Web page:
Talk Talk Talk

It is fascinating to talk to foreigners in their own language. And by far the best way to learn a new language is to speak it.

You are probably thinking, who wants to talk to a newbie, someone who can barely string three words together and makes lots of mistakes?

The answer is – another newbie. A language partner.

There are websites, like www.mylanguageexchange.com, that help you find language partners. Let’s say that you speak English and want to learn French. You can search this site and find French speakers who want to learn English. AND you can find someone whose level (beginner, intermediate, etc.) is the same as yours.

This other person faces the same challenges you do – they are trying to learn a new language and they need someone to talk to. So they will be patient as you struggle with their language because they know exactly what you are going through. You are helping them and they are helping you.

Once you find a potential language partner you can invite them to connect. If they accept then you are ready to go! I have found that Skype calls once or twice a week have really accelerated my language learning. I do them for about an hour at a time, the first half in French and the second in English.

A couple of pro tips:

– Video calls are better than voice, especially when you need to pantomime (and you will.)

– Try to find language partners with similar interests or you will run out of things to talk about.

Listen, Too

 When I first started learning French and would hear people speak it, it seemed like all the words ran together. Where did one word end and the next one begin? Until I could learn to distinguish individual words, I had a hard time understanding what people said.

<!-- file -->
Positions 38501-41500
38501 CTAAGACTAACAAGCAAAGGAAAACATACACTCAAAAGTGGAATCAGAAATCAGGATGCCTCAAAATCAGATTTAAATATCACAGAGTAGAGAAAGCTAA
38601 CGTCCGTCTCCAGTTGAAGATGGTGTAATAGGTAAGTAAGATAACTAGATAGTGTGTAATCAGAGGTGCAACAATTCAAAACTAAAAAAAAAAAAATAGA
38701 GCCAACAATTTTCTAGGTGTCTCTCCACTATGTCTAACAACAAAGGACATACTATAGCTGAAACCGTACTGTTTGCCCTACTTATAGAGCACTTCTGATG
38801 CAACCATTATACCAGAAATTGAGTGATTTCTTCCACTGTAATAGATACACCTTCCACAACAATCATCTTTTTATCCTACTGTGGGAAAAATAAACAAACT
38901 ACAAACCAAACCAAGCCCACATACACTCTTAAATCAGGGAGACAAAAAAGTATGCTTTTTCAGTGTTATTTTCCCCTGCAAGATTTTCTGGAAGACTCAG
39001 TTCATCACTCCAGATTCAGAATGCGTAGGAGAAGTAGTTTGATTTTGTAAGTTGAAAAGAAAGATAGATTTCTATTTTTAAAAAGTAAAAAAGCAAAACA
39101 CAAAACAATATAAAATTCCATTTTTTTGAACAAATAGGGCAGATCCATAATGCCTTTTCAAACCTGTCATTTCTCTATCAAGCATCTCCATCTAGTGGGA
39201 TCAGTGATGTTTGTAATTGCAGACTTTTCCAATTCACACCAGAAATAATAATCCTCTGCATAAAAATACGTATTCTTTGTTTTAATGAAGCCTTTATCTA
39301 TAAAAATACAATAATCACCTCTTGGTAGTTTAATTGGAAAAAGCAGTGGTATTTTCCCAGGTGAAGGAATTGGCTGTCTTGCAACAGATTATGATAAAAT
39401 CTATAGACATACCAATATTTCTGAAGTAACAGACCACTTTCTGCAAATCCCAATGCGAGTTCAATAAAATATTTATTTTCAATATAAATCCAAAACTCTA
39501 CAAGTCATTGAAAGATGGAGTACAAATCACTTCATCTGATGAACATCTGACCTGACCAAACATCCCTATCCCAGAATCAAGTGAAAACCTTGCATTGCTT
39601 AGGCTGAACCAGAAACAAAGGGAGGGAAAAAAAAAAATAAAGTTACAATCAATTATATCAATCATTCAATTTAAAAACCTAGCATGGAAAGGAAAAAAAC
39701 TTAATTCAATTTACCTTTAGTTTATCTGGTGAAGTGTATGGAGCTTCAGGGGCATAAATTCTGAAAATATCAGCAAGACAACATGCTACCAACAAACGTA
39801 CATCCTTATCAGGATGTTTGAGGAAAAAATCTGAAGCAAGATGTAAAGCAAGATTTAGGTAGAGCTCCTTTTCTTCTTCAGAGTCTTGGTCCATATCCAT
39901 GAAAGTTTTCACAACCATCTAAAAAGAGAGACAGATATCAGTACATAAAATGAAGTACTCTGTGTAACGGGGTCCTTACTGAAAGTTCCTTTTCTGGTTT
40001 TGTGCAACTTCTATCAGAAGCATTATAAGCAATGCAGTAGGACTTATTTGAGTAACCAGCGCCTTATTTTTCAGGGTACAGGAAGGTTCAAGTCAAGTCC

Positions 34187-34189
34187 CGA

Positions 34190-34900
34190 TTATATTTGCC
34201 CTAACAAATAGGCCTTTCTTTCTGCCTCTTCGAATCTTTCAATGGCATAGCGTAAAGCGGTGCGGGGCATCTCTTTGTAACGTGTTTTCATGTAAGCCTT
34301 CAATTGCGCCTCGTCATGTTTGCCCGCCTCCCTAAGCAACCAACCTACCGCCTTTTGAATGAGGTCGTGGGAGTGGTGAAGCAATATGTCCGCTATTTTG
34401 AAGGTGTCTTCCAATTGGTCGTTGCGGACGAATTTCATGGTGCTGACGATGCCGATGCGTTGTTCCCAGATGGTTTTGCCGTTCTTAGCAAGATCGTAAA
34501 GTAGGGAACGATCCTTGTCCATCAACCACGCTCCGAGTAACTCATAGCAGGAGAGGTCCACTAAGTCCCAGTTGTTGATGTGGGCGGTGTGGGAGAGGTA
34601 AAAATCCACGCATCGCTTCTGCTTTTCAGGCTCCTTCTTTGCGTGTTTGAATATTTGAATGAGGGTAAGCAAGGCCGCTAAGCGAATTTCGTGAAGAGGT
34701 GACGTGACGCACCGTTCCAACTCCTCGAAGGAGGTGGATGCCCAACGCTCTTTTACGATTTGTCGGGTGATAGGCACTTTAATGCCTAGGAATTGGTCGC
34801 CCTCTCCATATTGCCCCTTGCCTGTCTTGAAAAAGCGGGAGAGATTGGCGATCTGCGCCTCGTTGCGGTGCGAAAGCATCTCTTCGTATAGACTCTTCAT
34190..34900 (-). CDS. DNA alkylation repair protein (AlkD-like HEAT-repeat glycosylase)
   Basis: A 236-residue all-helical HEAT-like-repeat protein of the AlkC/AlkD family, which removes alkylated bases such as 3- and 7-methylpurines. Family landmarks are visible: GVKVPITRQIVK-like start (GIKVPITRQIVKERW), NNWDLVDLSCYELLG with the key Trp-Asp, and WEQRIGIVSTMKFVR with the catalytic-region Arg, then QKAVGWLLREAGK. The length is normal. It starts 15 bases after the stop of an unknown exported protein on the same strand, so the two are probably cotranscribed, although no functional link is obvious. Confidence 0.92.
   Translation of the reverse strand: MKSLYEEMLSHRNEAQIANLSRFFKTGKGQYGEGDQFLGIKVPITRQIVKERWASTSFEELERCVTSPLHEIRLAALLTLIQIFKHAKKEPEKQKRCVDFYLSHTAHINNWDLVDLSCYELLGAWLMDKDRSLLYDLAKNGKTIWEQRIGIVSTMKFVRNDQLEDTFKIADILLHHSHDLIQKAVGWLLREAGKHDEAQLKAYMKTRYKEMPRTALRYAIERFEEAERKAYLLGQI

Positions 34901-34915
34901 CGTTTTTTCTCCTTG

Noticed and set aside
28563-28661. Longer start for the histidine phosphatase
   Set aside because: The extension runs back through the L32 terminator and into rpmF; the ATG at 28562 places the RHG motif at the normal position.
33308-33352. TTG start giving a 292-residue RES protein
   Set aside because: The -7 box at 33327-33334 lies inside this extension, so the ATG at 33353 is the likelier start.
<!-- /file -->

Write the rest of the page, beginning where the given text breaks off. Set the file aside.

I found that I had to “tune my ear” by listening to a lot of French. Happily, there are podcasts available on just about any subject and in just about any language. Do you like cooking and want to learn Spanish? There are plenty of Spanish-language cooking podcasts. Do you enjoy history and want to learn Chinese?   There are podcasts for you. Do you love baseball and want to learn Ukrainian? Ok, well, you might be out of luck there.

Listen to these podcasts as you drive or walk the dog or work in the garden. At first it will be a blur, but slowly your brain will adapt and you’ll be able to hear the different words. That’s a big step to learning your second language.

You Don’t Have to be Perfect

No one likes to make mistakes, especially in public, so there is a natural tendency to avoid talking until you are really good. But you need to talk to get really good, so this is self-defeating. Just stop worrying about feeling stupid. Learn to laugh at yourself.

Most people appreciate it when you make an effort to speak their language. Yes, I’ve had the occasional rude French waiter. But I’ve had rude waiters everywhere, including my hometown.

I have found that French people (or Italians, or Japanese, or whomever) smile and nod and encourage me when I try to speak their language. It shows respect for them and their culture. Who doesn’t appreciate that?

And sometimes when you make a mistake, you get a funny story out of it.

French and English share a lot of words, like nation and pause. If I don’t know a word in French I sometimes fake it by using the English word with a French accent.  It usually works, but not always.